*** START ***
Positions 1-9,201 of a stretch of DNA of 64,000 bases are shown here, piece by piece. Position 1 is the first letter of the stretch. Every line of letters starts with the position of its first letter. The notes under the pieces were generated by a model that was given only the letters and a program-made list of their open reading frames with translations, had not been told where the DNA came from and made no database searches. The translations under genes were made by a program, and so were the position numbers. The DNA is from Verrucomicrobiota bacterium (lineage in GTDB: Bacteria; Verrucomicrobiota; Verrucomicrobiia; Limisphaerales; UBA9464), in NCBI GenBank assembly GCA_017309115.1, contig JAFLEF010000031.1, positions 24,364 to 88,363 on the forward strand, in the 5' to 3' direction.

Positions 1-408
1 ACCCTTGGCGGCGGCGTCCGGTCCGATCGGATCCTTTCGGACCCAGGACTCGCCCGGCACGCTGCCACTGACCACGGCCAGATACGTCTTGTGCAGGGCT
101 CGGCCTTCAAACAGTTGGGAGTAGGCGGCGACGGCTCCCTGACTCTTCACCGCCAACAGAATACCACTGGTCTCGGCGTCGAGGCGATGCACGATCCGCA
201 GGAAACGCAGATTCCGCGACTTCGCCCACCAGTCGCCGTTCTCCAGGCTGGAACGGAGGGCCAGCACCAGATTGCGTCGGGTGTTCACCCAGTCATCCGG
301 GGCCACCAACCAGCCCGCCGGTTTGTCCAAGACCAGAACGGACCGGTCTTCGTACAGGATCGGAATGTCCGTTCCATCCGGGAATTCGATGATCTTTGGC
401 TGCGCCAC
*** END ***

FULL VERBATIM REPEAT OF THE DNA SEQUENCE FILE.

Positions 1-9,201 of a stretch of DNA of 64,000 bases are shown here, piece by piece. Position 1 is the first letter of the stretch. Every line of letters starts with the position of its first letter. The notes under the pieces were generated by a model that was given only the letters and a program-made list of their open reading frames with translations, had not been told where the DNA came from and made no database searches. The translations under genes were made by a program, and so were the position numbers. The DNA is from Verrucomicrobiota bacterium (lineage in GTDB: Bacteria; Verrucomicrobiota; Verrucomicrobiia; Limisphaerales; UBA9464), in NCBI GenBank assembly GCA_017309115.1, contig JAFLEF010000031.1, positions 24,364 to 88,363 on the forward strand, in the 5' to 3' direction.

Positions 1-408
1 ACCCTTGGCGGCGGCGTCCGGTCCGATCGGATCCTTTCGGACCCAGGACTCGCCCGGCACGCTGCCACTGACCACGGCCAGATACGTCTTGTGCAGGGCT
101 CGGCCTTCAAACAGTTGGGAGTAGGCGGCGACGGCTCCCTGACTCTTCACCGCCAACAGAATACCACTGGTCTCGGCGTCGAGGCGATGCACGATCCGCA
201 GGAAACGCAGATTCCGCGACTTCGCCCACCAGTCGCCGTTCTCCAGGCTGGAACGGAGGGCCAGCACCAGATTGCGTCGGGTGTTCACCCAGTCATCCGG
301 GGCCACCAACCAGCCCGCCGGTTTGTCCAAGACCAGAACGGACCGGTCTTCGTACAGGATCGGAATGTCCGTTCCATCCGGGAATTCGATGATCTTTGGC
401 TGCGCCAC